There are a number of startup companies that aim to build industrial-scale carbon dioxide scrubbers to remove millions of tons of the greenhouse gas from the atmosphere to help offset climate change. However, they’re still looking for financial backing to get their dreams off the ground.

Businesses like Calgary-based Carbon Engineering, Global Thermostat in New York, and Climeworks of Switzerland, all have developed technology that can remove carbon dioxide from the air, but since their respective foundings, they have as of yet to attract large-scale funding. Carbon Engineering is being backed in part by Bill Gates, and Global Thermostat have gained research funding from Exxon and Bell Labs, but all are hampered by the need for the billions of dollars in funding that would be required for their endeavors to be effective. Despite having commercial and industrial uses, there isn’t a demand for CO2 on the scale that these plants would produce, making their business model less than attractive for potential financial backers, and disposal of the collected gas could prove to be problematic.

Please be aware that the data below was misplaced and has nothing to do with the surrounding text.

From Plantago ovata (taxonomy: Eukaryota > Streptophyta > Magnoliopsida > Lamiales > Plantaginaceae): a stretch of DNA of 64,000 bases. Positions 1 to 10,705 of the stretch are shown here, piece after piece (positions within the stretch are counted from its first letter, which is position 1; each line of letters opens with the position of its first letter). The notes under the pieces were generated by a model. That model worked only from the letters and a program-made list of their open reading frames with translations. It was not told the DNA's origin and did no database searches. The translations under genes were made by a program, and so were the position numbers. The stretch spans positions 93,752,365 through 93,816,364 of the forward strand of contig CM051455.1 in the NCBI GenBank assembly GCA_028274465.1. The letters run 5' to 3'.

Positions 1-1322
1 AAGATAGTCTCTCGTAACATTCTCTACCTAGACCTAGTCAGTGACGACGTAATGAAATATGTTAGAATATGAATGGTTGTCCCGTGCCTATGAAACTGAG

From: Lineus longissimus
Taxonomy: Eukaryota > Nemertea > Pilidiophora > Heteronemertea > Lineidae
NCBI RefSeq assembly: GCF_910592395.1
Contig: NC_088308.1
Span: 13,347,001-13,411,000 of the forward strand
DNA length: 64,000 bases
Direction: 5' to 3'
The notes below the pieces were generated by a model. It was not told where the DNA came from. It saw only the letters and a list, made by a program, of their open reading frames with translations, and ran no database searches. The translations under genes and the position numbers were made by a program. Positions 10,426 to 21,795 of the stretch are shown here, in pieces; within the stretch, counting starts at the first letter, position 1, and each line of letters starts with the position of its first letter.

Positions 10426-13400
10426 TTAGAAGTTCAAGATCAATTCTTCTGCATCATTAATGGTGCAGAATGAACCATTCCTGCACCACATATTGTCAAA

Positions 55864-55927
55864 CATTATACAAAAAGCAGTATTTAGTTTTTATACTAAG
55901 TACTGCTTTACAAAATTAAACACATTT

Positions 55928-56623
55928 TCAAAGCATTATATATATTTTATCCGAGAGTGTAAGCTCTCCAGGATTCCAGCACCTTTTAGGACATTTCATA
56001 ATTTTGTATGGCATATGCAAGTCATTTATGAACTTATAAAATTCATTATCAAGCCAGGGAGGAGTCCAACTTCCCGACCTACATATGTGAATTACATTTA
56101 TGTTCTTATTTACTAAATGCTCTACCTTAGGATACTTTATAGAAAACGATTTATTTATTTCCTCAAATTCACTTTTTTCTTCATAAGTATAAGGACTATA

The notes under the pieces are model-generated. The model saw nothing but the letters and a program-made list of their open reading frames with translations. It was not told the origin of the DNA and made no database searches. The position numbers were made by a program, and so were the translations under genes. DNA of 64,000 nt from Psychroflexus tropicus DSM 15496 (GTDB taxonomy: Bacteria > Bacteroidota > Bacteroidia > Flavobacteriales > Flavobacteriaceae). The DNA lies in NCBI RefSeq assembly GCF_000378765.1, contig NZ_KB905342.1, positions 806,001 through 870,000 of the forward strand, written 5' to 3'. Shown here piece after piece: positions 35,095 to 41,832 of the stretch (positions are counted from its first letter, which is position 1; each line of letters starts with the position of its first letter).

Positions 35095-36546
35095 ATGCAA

Climeworks may have found a solution to this, supplying their collected CO2 to German-based firm Sunfire, who convert the gas into a zero-carbon diesel fuel. All three companies are looking forward to supplying a future industry based on recycled fuel. Geoff Holmes, Carbon Engineering’s business development manager, asks, “How do you power global transportation in 20 years in a way that is carbon neutral? Cheap solar and wind are great at reducing emissions from the electricity. Then you are left with the transport sector.”

In February, The National Academies of Sciences published a review of climate intervention technologies, stating that this is a field that needs more attention, “to improve methods of carbon dioxide removal and disposal at scales that would have a significant global climate impact”.

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